Since starting Project DeStress on the 1st of August, it has been all go, getting ready for the first series of fieldwork trips associated with the project. As I write, these are now underway and our first location Brighton, has been completed. A large part of Project DeStress is conducting fieldwork in three cities across the UK, Brighton, Sheffield, and Edinburgh. In each of these cities, we will be selecting a number of spaces which are used by the public for restoration. In each of the spaces, Dr Sarah Payne and I are conducting participant questionnaires, a range of acoustic measurements, and ambisonic field recordings. My role is to record acoustic data and make ambisonic soundscape recordings using the Sennheiser Ambeo microphone. Surveys and recordings take place throughout the day, starting in the morning and finishing just after the evening rush hour. The questionnaires and recordings are conducted at the same time, making it possible to compare findings at a later stage.
Upon arriving in Brighton we headed out to explore the first two locations that we had previously earmarked as potential sites. After visiting the locations, it was decided that Palmeira square would be a great starting location for the study. Palmeira Square is a Victorian square surrounded by Victorian town houses and featuring lawns in the middle between the two rows of houses. Interestingly, the park is bounded at the top by a main road and a bus stop. The square therefore provided us with a wide range of sounds and a diverse soundscape (including the ever present seagulls!) to record.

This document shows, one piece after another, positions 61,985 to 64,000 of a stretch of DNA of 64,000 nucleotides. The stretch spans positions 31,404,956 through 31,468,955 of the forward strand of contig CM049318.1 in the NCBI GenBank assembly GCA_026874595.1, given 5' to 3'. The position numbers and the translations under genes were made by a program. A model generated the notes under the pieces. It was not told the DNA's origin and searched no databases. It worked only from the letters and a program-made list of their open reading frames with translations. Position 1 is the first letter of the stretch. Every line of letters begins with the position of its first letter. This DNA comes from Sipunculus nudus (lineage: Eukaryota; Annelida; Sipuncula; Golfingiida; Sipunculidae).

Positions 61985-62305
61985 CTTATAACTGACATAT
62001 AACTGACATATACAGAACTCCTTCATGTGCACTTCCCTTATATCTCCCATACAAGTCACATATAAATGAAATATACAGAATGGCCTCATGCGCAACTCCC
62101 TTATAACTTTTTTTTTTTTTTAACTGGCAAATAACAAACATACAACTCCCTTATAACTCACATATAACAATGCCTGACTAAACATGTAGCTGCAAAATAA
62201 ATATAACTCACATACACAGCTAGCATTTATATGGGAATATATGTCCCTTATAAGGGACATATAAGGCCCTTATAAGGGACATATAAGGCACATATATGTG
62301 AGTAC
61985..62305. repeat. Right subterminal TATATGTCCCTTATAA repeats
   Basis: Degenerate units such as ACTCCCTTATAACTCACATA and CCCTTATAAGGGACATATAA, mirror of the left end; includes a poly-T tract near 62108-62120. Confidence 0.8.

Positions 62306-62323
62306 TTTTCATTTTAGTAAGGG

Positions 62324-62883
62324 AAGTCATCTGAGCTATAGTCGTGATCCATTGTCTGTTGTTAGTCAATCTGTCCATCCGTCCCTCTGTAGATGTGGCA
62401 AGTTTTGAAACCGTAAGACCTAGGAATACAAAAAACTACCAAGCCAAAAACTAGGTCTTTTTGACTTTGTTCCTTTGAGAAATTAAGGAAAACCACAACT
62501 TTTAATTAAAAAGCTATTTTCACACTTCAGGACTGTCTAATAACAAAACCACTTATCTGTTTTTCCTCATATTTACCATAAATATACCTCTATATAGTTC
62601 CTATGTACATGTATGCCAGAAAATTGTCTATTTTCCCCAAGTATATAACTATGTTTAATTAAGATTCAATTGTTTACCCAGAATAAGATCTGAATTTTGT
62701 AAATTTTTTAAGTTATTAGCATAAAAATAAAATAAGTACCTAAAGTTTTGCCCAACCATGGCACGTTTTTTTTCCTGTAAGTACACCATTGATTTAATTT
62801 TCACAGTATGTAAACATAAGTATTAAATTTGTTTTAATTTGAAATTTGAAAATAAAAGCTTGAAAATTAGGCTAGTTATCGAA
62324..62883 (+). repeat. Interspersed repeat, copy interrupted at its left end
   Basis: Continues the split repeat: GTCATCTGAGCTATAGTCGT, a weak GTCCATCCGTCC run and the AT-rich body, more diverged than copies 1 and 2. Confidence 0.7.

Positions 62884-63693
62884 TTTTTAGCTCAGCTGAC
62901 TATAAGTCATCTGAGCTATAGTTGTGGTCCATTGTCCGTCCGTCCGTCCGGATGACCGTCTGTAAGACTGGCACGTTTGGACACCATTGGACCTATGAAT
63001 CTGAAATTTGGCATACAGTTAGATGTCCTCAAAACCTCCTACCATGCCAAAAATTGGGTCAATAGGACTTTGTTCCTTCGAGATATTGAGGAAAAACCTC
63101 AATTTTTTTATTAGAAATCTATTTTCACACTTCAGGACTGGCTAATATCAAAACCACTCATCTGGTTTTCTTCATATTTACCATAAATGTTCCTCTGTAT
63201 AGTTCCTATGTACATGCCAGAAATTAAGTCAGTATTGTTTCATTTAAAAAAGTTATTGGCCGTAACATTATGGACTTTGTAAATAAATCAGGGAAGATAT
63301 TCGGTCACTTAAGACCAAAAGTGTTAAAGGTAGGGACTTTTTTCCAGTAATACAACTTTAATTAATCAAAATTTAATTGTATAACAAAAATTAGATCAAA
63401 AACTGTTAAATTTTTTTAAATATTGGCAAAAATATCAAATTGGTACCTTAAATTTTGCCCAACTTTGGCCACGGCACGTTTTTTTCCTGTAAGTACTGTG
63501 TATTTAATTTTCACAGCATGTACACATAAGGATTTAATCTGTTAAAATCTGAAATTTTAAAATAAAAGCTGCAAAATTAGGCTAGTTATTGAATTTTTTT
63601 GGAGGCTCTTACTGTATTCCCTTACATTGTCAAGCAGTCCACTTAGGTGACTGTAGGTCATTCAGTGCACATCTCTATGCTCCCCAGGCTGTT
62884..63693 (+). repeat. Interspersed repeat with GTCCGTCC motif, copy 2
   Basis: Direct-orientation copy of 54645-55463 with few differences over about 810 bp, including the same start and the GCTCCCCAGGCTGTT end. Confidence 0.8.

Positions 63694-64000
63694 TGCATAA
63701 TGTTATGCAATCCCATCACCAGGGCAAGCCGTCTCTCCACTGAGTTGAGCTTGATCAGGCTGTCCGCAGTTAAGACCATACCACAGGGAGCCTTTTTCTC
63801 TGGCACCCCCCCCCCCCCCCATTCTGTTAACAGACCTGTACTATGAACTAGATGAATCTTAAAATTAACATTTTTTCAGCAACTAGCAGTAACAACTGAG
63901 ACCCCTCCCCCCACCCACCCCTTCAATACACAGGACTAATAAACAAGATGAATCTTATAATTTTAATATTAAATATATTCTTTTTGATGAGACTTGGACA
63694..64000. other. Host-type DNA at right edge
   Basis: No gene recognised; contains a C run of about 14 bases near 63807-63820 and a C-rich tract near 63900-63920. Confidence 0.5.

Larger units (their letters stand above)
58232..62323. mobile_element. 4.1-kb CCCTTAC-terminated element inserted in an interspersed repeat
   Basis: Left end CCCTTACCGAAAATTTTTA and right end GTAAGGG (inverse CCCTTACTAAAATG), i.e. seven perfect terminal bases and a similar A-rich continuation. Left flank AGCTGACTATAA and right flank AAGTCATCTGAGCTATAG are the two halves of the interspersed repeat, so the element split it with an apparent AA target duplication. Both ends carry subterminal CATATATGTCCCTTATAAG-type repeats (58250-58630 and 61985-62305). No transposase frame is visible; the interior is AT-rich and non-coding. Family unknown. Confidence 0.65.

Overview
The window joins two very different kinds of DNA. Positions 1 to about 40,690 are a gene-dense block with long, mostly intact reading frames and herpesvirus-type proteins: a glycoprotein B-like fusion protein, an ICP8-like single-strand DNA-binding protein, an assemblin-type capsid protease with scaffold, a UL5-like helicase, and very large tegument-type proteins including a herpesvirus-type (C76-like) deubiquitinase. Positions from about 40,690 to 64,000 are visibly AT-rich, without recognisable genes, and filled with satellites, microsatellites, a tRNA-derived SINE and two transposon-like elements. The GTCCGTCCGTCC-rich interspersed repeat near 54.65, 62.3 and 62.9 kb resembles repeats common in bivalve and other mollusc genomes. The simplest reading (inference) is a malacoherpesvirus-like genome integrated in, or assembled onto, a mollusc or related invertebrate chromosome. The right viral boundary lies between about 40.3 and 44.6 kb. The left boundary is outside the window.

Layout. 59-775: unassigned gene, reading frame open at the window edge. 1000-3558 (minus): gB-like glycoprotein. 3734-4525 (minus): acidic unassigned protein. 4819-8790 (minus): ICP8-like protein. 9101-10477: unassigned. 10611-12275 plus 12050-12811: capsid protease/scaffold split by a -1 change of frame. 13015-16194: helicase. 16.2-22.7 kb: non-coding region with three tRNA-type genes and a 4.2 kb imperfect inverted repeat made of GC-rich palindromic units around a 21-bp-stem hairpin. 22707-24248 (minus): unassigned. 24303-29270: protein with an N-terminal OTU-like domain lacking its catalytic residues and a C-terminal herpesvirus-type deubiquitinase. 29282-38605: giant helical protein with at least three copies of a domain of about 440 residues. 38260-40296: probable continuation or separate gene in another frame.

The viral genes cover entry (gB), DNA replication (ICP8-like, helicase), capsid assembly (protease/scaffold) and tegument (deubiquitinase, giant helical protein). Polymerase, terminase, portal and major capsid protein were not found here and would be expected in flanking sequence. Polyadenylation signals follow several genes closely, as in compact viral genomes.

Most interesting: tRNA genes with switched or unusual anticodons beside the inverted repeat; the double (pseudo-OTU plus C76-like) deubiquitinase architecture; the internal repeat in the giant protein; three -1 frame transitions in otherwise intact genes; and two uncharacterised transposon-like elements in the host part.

Recordings and questionnaires went very well during our time in Palmeira Square. The park itself was well used and people tended to come to the space to sit and remove themselves from the hustle and bustle of a busy city. There was a great participant rate answering questionnaires and from some initial analysis of the data, it seems that the location is chosen by many as a place to stop in or purposefully visit to relax and people frequently described the place as peaceful.
From a recording perspective, there were a few weather issues to contend with as it was very windy at times, with strong gusts coming off the seafront. However, as we were making long-term recordings this should not be too much of a problem as there are plenty of recording data without wind to use. Field recordings have also included a crazy early start at 5am to record ambient baseline recordings (wild track). These base line recordings will form a basis for the soundscapes used in our future model simulations. Having a baseline enables us to add sound elements to a soundscape where there is often little activity happening.
After a whirlwind time in Brighton, we jumped on the train moving up the country to the next city on our list, Sheffield. The same process is currently underway with one space chosen and currently being recorded and surveyed. A few weeks into this study and things are going well. Next stop, Edinburgh!